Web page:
JQuery hasClass for any other attribute name

hasClass is useful when I want to check if an element has a class of some kind. I want to do the same validation for a different attribute. For example, I am using

<div id="nav" data-available-for="users administrators guests"></div>


and want to check if this div is available to users. So, I would do it like

$('#nav').hasAttributeValue('data-available-for', 'users')


Are there beautiful tiny solutions out there for this?


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5 answers

No need to explode lines or use indexOf. jQuery has a full set of css selectors built in, so you can use an attribute selector.

you can combine .is()

and attribute selectors:

if( $('#nav').is('[data-available-for~="users"]') ) { ..






It's pretty simple:

$('#nav').attr('data-available-for').indexOf('users') != -1


You can make a jQuery helper out of it.



I think what you are looking for is attr


if ($('#nav').attr('data-available-for').split(' ').indexOf('users') != -1) {
  // do stuff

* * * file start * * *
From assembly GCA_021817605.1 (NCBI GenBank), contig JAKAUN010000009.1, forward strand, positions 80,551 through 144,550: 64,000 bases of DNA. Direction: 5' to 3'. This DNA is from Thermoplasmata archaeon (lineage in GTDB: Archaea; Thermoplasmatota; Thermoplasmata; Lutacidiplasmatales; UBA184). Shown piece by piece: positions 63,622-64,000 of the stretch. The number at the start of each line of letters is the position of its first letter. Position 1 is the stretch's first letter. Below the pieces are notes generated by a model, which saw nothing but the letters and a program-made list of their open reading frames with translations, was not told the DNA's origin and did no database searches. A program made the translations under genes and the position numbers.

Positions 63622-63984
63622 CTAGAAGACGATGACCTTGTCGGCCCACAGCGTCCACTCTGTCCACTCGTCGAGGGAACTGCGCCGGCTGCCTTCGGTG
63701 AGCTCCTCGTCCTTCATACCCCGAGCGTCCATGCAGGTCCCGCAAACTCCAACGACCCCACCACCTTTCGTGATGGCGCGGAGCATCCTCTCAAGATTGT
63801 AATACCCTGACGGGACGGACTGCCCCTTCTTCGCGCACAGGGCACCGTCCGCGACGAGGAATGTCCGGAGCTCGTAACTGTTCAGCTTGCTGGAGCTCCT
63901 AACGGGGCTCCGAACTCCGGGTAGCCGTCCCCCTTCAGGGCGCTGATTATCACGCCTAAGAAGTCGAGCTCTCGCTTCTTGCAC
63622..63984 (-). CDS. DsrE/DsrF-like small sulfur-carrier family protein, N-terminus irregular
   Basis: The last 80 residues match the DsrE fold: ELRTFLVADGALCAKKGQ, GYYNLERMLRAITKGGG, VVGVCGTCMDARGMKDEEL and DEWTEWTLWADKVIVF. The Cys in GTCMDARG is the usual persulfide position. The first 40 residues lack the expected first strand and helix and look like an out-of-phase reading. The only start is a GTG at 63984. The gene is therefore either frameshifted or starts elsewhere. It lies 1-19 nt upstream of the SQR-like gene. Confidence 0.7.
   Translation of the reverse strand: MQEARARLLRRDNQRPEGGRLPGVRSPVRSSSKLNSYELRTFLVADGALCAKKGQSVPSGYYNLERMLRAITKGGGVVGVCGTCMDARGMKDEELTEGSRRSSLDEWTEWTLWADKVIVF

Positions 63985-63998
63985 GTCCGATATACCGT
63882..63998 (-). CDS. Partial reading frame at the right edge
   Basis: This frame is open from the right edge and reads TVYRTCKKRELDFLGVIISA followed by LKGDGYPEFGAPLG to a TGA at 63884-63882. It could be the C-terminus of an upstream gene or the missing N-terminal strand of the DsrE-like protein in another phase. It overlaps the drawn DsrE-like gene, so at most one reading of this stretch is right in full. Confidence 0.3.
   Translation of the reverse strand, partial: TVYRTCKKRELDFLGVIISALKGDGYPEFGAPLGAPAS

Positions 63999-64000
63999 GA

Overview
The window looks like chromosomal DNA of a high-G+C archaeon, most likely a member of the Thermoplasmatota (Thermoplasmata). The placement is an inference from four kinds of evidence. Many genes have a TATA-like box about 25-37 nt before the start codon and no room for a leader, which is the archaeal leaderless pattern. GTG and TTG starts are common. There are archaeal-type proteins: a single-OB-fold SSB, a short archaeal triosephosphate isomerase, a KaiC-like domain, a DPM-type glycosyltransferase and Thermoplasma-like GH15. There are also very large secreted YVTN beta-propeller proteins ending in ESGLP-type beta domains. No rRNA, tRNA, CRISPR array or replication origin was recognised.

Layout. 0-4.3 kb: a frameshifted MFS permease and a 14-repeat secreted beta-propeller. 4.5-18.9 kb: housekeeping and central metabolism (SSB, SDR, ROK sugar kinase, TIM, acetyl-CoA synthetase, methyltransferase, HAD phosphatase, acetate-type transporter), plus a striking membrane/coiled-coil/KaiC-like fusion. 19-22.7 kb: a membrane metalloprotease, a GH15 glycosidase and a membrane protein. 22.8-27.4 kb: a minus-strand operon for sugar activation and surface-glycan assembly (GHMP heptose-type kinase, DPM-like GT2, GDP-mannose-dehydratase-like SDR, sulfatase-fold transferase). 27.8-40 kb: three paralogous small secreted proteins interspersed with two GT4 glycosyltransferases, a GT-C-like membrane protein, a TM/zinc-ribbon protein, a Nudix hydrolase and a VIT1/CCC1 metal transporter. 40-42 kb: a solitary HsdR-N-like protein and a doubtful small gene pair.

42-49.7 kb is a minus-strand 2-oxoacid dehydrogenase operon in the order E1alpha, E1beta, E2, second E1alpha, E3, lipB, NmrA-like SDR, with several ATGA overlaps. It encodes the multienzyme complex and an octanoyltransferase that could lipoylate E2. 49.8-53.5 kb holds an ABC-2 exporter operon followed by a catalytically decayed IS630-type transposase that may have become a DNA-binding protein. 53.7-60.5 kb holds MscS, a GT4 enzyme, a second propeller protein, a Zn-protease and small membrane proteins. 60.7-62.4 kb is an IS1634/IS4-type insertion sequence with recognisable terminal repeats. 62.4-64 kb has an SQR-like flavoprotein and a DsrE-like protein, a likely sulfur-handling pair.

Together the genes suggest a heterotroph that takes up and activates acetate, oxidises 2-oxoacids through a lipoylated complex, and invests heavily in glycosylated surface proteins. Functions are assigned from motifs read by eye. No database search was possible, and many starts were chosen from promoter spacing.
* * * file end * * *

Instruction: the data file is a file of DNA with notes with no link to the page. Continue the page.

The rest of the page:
Similarly, you can set attributes by passing a new value for the attribute as the second argument:

$('#nav').attr('data-available-for', 'users'); // data-available-for="users"




You can use CSS Selector:

if ($("#nav[data-available-for~=user]").length) {
    // is available for 'user'


Or, if you prefer that the element does not mix with the condition:

if ($("#nav").filter("[data-available-for~=user]").length) {
    // is available for 'user'


Of course, you can create a function on top of it, which makes it more readable to you.



I would try using some native javascript before going back to the library.

<div id='strawberry-plant' data-fruit='12'></div>

var plant = document.getElementById('strawberry-plant');

//'Getting' data-attributes using getAttribute
var fruitCount = plant.getAttribute('data-fruit'); // fruitCount = '12'

// 'Setting' data-attributes using setAttribute
plant.setAttribute('data-fruit','7'); // Pesky birds


In this case you can use dataset attribute on serialized DOM object

<div id='sunflower' data-leaves='47' data-plant-height='2.4m'></div>

// 'Getting' data-attributes using dataset 
var plant = document.getElementById('sunflower');
var leaves = plant.dataset.leaves; // leaves = 47;

// 'Setting' data-attributes using dataset
var tallness = plant.dataset.plantHeight; // 'plant-height' -> 'plantHeight'
plant.dataset.plantHeight = '3.6m';  // Cracking fertiliser


Also, you can use some really powerful selections with querySelectorAll like this

// Select all elements with a 'data-flowering' attribute

// Select all elements with red leaves


querySelectorAll () is supported by nearly 90% of the internet users according to caniuse.com http://caniuse.com/queryselector

and this is just the beginning. check out the full power of css3 query selectors here: http://www.w3.org/TR/selectors/#selectors



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